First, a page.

Razvan Nutiu, PhD
Center for Proteomic Chemistry
Cambridge, Massachusetts, United States
Aberrant RNA expression, regulation, and function can lead to disease. Our research group works toward finding chemical tools to probe the structure and biological function of RNA. We aim to understand what are the favored RNA motifs, the favored chemical structures, and the basic rules that govern interactions between RNA or RNA-protein complexes and small molecules. At the same time, we are interested in finding links between RNA structure and biological function, and we develop novel approaches to modulate RNA function with small molecules. For instance, we are interested in influencing splicing choices, inhibiting miRNA biogenesis, and changing the affinity of RNA-protein interactions. Our approach is highly integrated and iterative, spanning a variety of technologies such as structural and biophysical approaches, biochemical and cell-based functional assays, high-throughput screening, next-generation sequencing, and computational modelling. We are collaborating extensively with other RNA-focused groups at Novartis and academic institutions, and together we build relevant knowledge to treat human disease.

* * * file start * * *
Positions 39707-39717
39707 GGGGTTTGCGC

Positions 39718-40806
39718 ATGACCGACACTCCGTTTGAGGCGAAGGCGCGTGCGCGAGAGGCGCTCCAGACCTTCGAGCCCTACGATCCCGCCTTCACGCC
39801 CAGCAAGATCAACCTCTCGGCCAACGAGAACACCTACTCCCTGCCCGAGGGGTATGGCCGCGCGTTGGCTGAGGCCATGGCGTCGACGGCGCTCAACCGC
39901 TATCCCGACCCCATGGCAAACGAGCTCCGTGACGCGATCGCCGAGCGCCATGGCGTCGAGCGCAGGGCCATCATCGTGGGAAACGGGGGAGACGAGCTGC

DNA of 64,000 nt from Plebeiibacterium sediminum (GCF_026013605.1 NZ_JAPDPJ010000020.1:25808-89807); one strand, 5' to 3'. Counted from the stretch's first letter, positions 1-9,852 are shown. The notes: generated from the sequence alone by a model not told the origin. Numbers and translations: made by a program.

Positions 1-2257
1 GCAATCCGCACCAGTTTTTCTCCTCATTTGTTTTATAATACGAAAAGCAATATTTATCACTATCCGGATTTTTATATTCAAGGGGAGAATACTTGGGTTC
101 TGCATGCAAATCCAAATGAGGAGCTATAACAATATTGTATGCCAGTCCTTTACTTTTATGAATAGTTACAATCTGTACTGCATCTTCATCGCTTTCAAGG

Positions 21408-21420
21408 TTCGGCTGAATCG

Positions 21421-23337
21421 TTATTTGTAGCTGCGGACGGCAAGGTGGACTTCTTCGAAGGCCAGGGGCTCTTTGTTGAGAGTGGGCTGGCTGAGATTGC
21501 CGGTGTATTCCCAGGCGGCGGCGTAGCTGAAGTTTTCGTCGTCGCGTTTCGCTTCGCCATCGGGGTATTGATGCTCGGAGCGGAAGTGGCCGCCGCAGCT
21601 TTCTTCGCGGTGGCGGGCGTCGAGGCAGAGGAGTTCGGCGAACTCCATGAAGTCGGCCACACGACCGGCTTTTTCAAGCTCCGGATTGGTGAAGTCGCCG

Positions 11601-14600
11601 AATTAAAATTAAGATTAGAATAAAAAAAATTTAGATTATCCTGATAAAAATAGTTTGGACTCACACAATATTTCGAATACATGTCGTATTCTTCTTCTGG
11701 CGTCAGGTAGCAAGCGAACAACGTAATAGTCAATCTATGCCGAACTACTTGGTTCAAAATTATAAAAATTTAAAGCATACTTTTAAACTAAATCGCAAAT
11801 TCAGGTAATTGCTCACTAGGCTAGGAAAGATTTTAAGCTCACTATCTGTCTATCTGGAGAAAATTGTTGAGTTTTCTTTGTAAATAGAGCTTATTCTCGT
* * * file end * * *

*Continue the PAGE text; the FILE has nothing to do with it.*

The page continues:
Identifying mRNA sequence elements for target recognition by human Argonaute proteins.
Li J, Kim T, Nutiu R, Ray D, Hughes TR, Zhang Z.
Genome Res. 2014 May;24(5):775-85
Direct measurement of DNA affinity landscapes on a high-throughput sequencing instrument.
Nutiu R, Friedman RC, Luo S, Khrebtukova I, Silva D, Li R, Zhang L, Schroth GP, Burge CB.
Nat Biotechnol. 2011 Jun 26;29(7):659-64
Splice site strength-dependent activity and genetic buffering by poly-G runs.
Xiao X, Wang Z, Jang M, Nutiu R, Wang ET, Burge CB.
Nat Struct Mol Biol. 2009 Oct;16(10):1094-100
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